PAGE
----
Worldwide obesity has tripled since 1975, with 1.9 billion adults considered overweight. The condition now kills more people across the globe than underweight and malnutrition.
One of the NHS's biggest cost burdens, a staggering 70% of UK adults are expected to have overweight or obesity by 2034. Obesity is a problem of energy balance. If a person has more calories coming in than are going out, then the difference is generally stored as body fat. But what needs to be identified are the factors causing the imbalance of intake and spending in the first place. Why don't humans have a control system that allows them to eat exactly what they need and no more? Understanding the answer to this question may help tackle the obesity epidemic.
There have been several explanations of why people sometimes overconsume calories. These generally revolve around the macronutrient composition of our diets. Macronutrients consist of fats, protein and carbohydrates. One explanation for over-consumption of calories is called the protein leverage hypothesis. The idea is that we primarily eat food for its protein content. If the amount of protein falls in relation to the amount of fat and carbohydrate, then to meet our protein needs we overconsume calories.
An alternative is the carbohydrate-insulin model. This maintains that it is carbohydrates that make us fat, because when we eat them they stimulate the production of insulin, which promotes storage of the carbohydrates as fat and stimulates hunger to procure additional intake. This idea has become very popular in the wake of several books that have spawned the whole "high fat-low carb" (HFLC) diet movement.
The classic idea, however, is that what makes us fat is eating fat, because fat stimulates reward centres in our brains that encourage us to overeat. This has been called the hedonic over-ride hypothesis.
Of mice and men
You might think that testing between these ideas would be rather straightforward – simply expose people to the different diets and see who gets fat. But a randomised controlled trial in humans would never get permission because ethically it would not be acceptable to expose anyone to a trial where the expected outcome is gross obesity and a threat to their health.
So the best we can do is trial the diets in animals such as mice and see what happens to give us some clues as to what may happen in humans. We have recently completed such a study using a total of 1,000 mice exposed to 30 different diets for three months (equivalent to nine years' exposure in a human).
The study included 12 diets where the protein content varied between 5% and 30% and 12 diets varying the fat content from 8.3% to 80%. The fat composition was designed to mimic the composition of the average American diet. In all these diets the sugar content was held constant at 5%.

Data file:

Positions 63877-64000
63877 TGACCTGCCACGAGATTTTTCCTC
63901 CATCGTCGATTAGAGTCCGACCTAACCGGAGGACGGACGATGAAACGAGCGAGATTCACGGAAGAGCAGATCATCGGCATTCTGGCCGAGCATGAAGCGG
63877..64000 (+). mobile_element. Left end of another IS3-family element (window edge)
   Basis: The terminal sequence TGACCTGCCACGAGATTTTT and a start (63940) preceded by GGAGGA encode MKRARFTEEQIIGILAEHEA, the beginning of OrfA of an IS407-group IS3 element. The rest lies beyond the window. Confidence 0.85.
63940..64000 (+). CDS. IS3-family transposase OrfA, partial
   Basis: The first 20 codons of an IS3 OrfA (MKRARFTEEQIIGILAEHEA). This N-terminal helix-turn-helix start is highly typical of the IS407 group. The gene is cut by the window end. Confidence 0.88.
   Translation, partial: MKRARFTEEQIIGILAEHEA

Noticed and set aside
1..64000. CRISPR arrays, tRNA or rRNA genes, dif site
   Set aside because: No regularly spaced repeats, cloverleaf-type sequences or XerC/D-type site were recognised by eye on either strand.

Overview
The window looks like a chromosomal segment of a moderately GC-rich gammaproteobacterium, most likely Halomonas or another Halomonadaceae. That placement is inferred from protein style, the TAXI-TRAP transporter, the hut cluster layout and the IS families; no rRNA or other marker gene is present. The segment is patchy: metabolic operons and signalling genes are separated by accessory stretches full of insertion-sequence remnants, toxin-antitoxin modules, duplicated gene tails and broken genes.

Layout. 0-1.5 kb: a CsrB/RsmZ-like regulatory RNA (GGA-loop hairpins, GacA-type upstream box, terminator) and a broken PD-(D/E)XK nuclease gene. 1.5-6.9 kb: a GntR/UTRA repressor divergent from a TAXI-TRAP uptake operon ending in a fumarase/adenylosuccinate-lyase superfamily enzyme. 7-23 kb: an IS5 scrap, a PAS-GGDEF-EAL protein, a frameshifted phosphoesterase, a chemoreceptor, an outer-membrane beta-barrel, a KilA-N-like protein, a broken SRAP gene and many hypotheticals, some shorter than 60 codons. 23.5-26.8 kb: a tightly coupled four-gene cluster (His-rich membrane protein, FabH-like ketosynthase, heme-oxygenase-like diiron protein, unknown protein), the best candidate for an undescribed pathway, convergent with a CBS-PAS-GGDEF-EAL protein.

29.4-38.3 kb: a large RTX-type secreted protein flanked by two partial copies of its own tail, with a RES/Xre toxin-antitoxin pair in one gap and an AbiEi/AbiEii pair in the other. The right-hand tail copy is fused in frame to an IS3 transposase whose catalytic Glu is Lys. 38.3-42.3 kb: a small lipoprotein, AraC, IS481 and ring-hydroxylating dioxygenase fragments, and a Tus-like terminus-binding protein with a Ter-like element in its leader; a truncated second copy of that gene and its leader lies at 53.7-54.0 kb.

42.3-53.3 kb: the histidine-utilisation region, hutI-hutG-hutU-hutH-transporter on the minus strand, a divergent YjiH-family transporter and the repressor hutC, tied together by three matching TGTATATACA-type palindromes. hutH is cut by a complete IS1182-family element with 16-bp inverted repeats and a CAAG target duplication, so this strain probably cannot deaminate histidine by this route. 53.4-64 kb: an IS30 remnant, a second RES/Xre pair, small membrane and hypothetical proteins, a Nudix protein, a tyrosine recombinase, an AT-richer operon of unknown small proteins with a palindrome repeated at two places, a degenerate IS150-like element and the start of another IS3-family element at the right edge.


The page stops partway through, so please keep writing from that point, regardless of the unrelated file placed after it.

Finally, in the last six diets we held the fat and protein constant and let the sugar vary from 5% to 30%. The balance in all cases was made up of highly processed carbohydrates such as corn starch. We repeated the study on five different strains of mice including ones considered to be prone or resistant to obesity. Food intake and body weights were measured every day, and each week we used a small mouse MRI machine to quantify how fat they were.
The results of this massive experiment were very clear. First, changing protein levels had minimal impact on total calorie intake and body fatness. So the protein leverage idea was not supported. Second, when we fixed the protein and fat levels, varying sugar also had no significant impact on body fatness, possibly because the other carbohydrates in the diet were already highly refined. Nevertheless, higher levels of these carbohydrates were on average protective against weight gain, which does not support the carbohydrate-insulin model.
In fact, the only thing that made the mice fat was eating more fat in their diets. But the relationship was not linear. With up to around 50%-60% fat in the diet, the mice ate more food and put on more weight. However, at higher levels of fat they gained less weight. A mouse eating 80% fat in its diet increased in weight by about the same amount as one eating 30% fat. We don't know exactly why, only that on these super high-fat diets the mice consumed fewer calories and didn't gain as much weight.
Looking at the results
There are several limitations to this work. Crucially, these experiments were done on mice. While convenient and we know lots about their genetics and physiology, it is possible that mice might respond differently to humans. However, a definitive experiment in humans cannot take place because of ethical concerns, so the hope is that mice can help us understand what is going on. There are a number of other limitations that are worth highlighting. Cost restrictions meant we were only able to study one sex of mice at a single age. So it's possible these results would not replicate at older ages and in the opposite sex.
We also only gave the mice sugar as part of their diet, but some studies suggest that delivering it in drinking water has a bigger effect on fatness in rodents. Higher sugar levels than 30% by calories may also be an issue but we didn't study them in this instance.
Overall our data suggests that if the responses of mice data do translate to humans, then if you are lean and want to avoid becoming fat, then the best strategy is to limit fat in your diet to less than 20% of overall calories. Sugar up to 30% of total calories in food may not be a major problem, but in liquid form it may be more of an issue. Protein levels appeared to make little difference.
But this advice applies only to people who are already lean and hoping to avoid putting on weight. Whether this is also the best strategy for someone who is already obese is not informed by our study. Fortunately, that is something that can be studied in human clinical trials.
Provided by The Conversation